Many of the poems relate to specific incidents or specific people and are therefore a useful source of local and national history, and the editor’s notes on many of the poems provide us with more detailed information about the poems’ origins. For example, one of John MacPhail’s poems was written for Tiree schoolmaster, Domhnull MacFhionghain, after his pupils had won first prize at the Mod in Inverness (pp. 240-42). John MacLean’s Breacan Mairi Uisdein (pp. 155-58) celebrates the famous tartan designed by Mrs. MacLaren, Balemartin (see also MacPherson 1977 for another meaning of Breacan Mairi Uisdein and Sinclair 1968 for the relevant Tiree term). The editor’s Am Fasan Ur (pp. 418-20) bemoans the loss of am banalas and the new clothes that women had begun to wear. Angus MacKechnie’s Oran Do’n “Naval Reserve” reminds us of the importance of the Reserve as a source of income in Highland areas (pp. 363-64), and Archibald MacPhail’s Moladh Eoghain Mhun (pp. 199-202) tells of the keen herding skills of a local herdboy.

In the war poems we find such expressions as an ratreut (p. 126) and also Rinn cabhag gu ra-treuta (p. 140), o’n champ (p. 126), bho’n chomannd (p. 128), Bu roinneach geur-stailinn an lann (p. 128), an Coirneal (p. 134), Le’r crios, le’r puidse, le’r musg, le’r fudar (p. 134), am dol gu geard (p. 134), Air raoin a’ bhlair (p. 328), and reubail (p. 329).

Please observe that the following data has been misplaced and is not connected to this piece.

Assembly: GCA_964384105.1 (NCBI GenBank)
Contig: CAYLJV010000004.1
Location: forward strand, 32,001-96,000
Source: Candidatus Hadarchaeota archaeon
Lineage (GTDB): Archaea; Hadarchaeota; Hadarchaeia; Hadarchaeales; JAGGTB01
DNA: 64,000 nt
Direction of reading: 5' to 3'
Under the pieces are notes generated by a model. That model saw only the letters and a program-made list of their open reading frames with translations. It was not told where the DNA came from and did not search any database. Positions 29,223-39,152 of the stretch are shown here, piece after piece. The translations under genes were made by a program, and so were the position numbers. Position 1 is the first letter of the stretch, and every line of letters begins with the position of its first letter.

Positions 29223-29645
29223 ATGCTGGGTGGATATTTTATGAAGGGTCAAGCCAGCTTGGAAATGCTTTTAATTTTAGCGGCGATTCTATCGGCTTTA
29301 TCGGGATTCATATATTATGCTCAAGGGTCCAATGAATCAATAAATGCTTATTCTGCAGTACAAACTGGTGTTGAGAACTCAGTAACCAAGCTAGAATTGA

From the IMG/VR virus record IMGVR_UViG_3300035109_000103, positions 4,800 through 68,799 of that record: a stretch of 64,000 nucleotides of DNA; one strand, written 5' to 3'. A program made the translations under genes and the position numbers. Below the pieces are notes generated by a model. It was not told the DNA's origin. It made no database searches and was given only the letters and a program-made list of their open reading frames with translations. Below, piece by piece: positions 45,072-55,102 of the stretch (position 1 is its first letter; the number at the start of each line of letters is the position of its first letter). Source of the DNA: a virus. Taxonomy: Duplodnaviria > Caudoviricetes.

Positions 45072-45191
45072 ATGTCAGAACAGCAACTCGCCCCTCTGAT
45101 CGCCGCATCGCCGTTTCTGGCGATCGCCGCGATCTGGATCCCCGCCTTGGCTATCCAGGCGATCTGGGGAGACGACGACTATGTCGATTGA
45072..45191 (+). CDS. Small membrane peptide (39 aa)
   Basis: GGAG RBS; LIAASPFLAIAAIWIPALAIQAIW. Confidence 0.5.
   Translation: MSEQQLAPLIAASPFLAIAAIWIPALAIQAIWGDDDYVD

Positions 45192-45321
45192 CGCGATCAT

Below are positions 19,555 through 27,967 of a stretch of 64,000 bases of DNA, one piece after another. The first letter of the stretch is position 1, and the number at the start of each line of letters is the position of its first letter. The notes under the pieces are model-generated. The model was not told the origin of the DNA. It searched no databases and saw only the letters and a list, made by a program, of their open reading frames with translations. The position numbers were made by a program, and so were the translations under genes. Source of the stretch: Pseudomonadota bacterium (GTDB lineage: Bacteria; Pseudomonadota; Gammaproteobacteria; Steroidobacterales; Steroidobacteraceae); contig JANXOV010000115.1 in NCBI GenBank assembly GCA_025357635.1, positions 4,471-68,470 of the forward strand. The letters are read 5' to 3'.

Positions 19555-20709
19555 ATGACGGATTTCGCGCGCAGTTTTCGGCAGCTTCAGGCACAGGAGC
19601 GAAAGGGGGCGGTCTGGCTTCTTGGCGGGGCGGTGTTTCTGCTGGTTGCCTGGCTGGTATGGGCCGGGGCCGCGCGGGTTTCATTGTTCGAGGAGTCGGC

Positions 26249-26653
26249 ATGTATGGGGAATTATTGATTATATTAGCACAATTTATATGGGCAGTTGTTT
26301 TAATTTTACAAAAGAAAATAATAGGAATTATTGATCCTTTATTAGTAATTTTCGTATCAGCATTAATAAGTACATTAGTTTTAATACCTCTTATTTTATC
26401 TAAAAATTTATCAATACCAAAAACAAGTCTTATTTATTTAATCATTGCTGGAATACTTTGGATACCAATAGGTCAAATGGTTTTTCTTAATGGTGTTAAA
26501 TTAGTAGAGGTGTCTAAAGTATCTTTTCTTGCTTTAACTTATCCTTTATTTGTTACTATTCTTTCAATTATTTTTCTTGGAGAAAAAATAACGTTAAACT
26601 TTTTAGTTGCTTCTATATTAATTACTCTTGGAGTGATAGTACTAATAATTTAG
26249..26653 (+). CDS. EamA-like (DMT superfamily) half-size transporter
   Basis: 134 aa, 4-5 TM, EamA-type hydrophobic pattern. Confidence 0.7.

Some of the poems contain boating and sailing terminology, for example John MacLean’s Calum Beag poems (e.g. pp. 143-49) and Donald MacKechnie’s Oran a’ Phrimrose (pp. 210-12). Examples include Bho ’guallan gu ’sliasaid bha cliathach a’ glaodhaich (p. 144), Bha fiodhaidh math ’s na saithean aic’, is darach anns an ruadh-bhord (p. 145), Nuair bhios i na h-uidheam, ullamh le cuid bhall (p. 210), and an caiptein (p. 355).

A number of the poems contain terminology relating to nature, e.g. Rev. John Gregorson Campbell’s Oran a’ Ghunna (pp. 139-41), where we find some terms for birds, e.g. de na lachaichean (p. 140), feadagan, guilbearnaich, and gudaboc (p. 141).

Other words and phrases of interest includes babhunn (p. 2), a’ mheadhair (p. 2), anns gach seileir (p. 2), aig na cuirt-fhearaibh (p. 3), ’s tigh-thairne (p. 4), botal and buideal (p. 4), fochair (p. 27), dol a chuiltearachd (p. 33), grudairean (p. 33), Ged a sheanachaisteadh mu ’n cuairt iad (p. 43), MacLeoid Dhuinmheangain (p. 45), do’n stiuramaich’ (p. 49), earraid (p. 77), ri beul reith-lice (p. 85), d’ bhriodal (p. 114), Mo mhaldag (p. 114), mar mhialchu (p. 135), farum (p. 151), mu’n tig an Fheill-Paruig (p. 204), and Iadh-mu-bhraighead (p. 258).

Some of the poems contain large strings of adjectives, particularly Archibald MacPhail’s poems, e.g. Do Chailein Mac Naoimhein, Fear-Ghrianail (pp. 4-5), and to a lesser extent Charles MacLean’s Oran Gaoil (p. 114-15). The second stanza of the former poem reads ‘Duin’ uasal, urramach, cliuteach, \ Measail, cosgail, le deadh-ghiulan, \ Faighid’neach, aighearrach, sunndach, \ Sonas leat ’s gach cuis mu’n teid thu’ (p. 4).